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Open enrollment season has arrived. It’s that time of year when employees have the opportunity to select benefits that will shape their financial future. In today’s economic landscape, marked by record-high inflation, the significance of financial and healthcare benefits cannot be overstated. Many employees are feeling the pinch as out-of-pocket healthcare costs rise. They face increasing financial burdens.

As employers, you have a crucial role in helping your workforce make informed choices during open enrollment. In your arsenal, you have two powerful tools: the HSA and the FSA.

Understanding these options can significantly impact your employees’ financial well-being and satisfaction. Here, we’ll explore what an HSA and an FSA are, how they differ, and how you can assist employees in selecting the benefits that best suit their needs. For more information, you can contact us at Launchways.

What Is an HSA?

A Health Savings Account, or HSA, is an employee-owned account where all funds belong to the employee. The critical point is that even if employees change jobs or retire, the HSA and its funds remain in their possession.

Both employees and employers can contribute to an HSA, and contributions are considered pre-tax. For 2024, HSA contribution limits will increase to an all-time high. This makes it an attractive option for saving money. Employees can adjust their contribution amount throughout the year. Plus, when necessary, they can forego funding the account initially and choose to contribute later.

One of the distinguishing features of an HSA is its potential for saving money for healthcare expenses in retirement. Additionally, employees can invest a portion of their unused HSA funds. This makes it an attractive option for those looking to maximize their savings and investments.

What Is an FSA?

A Flexible Spending Account, or FSA, differs in some key ways. The employer owns an FSA. Any unused funds will be forfeited back to the employer if an employee quits or retires. This can be a significant drawback compared to the HSA, which allows employees to keep their funds even after they leave their jobs.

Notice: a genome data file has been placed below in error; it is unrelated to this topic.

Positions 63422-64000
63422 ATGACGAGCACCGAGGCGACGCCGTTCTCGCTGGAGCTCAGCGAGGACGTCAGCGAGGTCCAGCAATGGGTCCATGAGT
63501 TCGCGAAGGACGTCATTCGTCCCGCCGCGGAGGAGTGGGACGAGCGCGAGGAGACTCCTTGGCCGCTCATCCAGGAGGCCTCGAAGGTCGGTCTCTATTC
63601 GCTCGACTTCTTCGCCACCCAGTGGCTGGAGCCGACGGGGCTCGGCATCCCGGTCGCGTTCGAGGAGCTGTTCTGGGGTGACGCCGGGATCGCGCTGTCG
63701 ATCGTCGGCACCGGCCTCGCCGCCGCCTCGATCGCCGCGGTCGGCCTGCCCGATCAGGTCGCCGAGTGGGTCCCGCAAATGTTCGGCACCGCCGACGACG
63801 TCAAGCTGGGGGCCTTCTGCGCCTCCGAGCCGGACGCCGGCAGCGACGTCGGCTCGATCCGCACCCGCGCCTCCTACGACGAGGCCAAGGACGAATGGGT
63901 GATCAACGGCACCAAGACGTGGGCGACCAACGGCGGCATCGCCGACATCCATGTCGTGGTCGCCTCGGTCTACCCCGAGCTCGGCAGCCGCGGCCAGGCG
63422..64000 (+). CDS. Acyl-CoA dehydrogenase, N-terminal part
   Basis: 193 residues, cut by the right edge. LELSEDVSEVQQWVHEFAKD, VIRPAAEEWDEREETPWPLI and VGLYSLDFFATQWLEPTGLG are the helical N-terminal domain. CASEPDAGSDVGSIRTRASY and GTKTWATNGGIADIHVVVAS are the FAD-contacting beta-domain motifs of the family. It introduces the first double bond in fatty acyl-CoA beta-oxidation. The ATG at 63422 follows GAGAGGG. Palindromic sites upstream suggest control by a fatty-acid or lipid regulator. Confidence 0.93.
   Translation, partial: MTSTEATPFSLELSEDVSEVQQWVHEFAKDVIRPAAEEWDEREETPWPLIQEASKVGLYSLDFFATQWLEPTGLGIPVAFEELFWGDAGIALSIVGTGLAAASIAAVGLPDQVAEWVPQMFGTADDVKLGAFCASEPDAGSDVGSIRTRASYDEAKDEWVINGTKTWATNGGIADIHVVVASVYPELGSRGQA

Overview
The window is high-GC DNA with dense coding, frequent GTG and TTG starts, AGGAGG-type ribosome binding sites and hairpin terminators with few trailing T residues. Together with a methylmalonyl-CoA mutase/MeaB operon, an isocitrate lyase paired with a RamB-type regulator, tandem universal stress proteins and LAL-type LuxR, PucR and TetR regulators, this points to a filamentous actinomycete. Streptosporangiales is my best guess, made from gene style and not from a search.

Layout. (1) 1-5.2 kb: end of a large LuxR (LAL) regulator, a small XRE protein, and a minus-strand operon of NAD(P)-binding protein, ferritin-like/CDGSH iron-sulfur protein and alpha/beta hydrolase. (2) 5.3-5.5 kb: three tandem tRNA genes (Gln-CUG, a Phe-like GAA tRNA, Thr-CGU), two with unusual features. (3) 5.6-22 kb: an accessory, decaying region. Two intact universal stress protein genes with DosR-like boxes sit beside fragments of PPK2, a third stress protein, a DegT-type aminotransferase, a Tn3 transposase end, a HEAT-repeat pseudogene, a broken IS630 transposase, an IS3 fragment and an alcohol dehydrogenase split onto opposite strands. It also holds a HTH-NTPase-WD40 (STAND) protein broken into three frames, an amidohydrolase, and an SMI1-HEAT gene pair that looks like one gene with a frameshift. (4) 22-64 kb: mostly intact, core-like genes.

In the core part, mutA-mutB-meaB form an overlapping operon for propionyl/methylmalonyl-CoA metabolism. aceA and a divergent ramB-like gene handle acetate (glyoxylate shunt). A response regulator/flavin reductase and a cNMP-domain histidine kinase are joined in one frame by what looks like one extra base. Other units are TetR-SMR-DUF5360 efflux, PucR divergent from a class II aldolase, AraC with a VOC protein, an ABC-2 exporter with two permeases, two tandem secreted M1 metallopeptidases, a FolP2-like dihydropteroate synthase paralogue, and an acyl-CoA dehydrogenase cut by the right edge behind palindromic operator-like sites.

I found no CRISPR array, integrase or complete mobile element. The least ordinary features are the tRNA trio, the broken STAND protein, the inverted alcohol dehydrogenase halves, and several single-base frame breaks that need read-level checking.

Both employees and employers can contribute to an FSA. Contributions are made through pre-tax payroll deductions. FSA contribution limits typically have a lower cap compared to HSAs.

Helping Employees Choose the Best Benefits

As an employer, you can play a crucial role in guiding employees through the open enrollment process. Here are some key considerations to help employees make informed decisions:

  1. Account Ownership and Contributions: Many employees may not even know which type of account they are enrolled in. Help them understand the key differences.
  2. Savings Potential: Both FSAs and HSAs allow employees to reduce their taxable income. They do this by contributing pre-tax dollars to pay for eligible healthcare expenses. Highlight the savings potential of both accounts.
  3. Expanded Eligibility Rules: Help employees understand the eligibility rules for FSAs and HSAs. Ensure they are aware that many wellness items and everyday expenses can be purchased with tax-free funds. Encourage employees to think beyond traditional healthcare expenses. They can use their accounts for items like over-the-counter medication and high-tech health devices.
  4. Deadline or Not: Clearly explain the crucial difference between an FSA and an HSA when it comes to the deadline for spending. FSAs have an annual deadline, while HSA funds can roll over from year to year.

In Conclusion

Open enrollment allows employees to make choices that impact their financial well-being. As an employer, your role is to provide clear information and guidance. You can empower your employees to make informed decisions that will benefit them throughout the coming year. 

By understanding the differences between HSAs and FSAs, you can help employees find the right fit. One of the critical distinctions between an HSA and an FSA is the rollover of funds.

While HSA funds can roll over from year to year, ensuring that employees don’t lose their savings, FSA funds have a deadline for spending. This deadline is December 31 for most organizations, although it can vary based on the plan year.

Furthermore, it’s essential to clearly communicate any FSA deadline extensions. A partial rollover of unused funds, a grace period extending 2.5 months after the plan year ends, or a run-out period can make a difference.

To further ensure a smooth and satisfactory open enrollment process, contact Launchways. We offer solutions.

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